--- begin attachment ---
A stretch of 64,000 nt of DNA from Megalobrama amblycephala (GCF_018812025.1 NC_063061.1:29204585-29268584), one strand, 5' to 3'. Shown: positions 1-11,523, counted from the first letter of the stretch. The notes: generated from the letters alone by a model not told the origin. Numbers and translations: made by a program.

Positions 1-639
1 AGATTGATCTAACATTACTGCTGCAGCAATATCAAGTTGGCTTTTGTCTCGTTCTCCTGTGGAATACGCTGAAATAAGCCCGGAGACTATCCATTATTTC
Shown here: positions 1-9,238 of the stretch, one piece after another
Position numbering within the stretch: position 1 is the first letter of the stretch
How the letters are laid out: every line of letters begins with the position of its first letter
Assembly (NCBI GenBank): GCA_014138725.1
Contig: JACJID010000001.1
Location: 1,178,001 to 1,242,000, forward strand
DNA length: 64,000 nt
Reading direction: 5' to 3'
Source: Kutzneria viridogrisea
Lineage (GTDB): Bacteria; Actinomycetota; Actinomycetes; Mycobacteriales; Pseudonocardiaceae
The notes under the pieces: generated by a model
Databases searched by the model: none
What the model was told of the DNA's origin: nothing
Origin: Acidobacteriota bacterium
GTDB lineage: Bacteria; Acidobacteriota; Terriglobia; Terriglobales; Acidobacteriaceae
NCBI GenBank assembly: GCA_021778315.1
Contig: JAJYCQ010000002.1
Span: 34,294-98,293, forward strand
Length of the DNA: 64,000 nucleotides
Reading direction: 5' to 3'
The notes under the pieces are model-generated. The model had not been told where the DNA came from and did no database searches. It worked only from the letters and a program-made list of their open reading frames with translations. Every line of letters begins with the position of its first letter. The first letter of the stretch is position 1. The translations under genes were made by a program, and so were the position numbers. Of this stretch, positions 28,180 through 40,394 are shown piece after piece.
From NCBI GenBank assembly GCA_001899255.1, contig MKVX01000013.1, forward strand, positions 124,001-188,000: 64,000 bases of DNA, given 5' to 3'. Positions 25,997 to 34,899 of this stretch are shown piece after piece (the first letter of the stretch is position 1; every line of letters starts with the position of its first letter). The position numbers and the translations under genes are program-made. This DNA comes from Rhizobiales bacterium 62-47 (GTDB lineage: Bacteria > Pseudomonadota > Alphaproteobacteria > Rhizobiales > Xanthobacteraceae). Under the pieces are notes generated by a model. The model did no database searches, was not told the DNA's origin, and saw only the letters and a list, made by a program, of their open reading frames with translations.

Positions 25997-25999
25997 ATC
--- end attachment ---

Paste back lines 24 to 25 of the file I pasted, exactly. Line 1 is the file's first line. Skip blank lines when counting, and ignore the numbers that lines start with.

The notes under the pieces are model-generated. The model had not been told where the DNA came from and did no database searches. It worked only from the letters and a program-made list of their open reading frames with translations. Every line of letters begins with the position of its first letter. The first letter of the stretch is position 1. The translations under genes were made by a program, and so were the position numbers. Of this stretch, positions 28,180 through 40,394 are shown piece after piece.
From NCBI GenBank assembly GCA_001899255.1, contig MKVX01000013.1, forward strand, positions 124,001-188,000: 64,000 bases of DNA, given 5' to 3'. Positions 25,997 to 34,899 of this stretch are shown piece after piece (the first letter of the stretch is position 1; every line of letters starts with the position of its first letter). The position numbers and the translations under genes are program-made. This DNA comes from Rhizobiales bacterium 62-47 (GTDB lineage: Bacteria > Pseudomonadota > Alphaproteobacteria > Rhizobiales > Xanthobacteraceae). Under the pieces are notes generated by a model. The model did no database searches, was not told the DNA's origin, and saw only the letters and a list, made by a program, of their open reading frames with translations.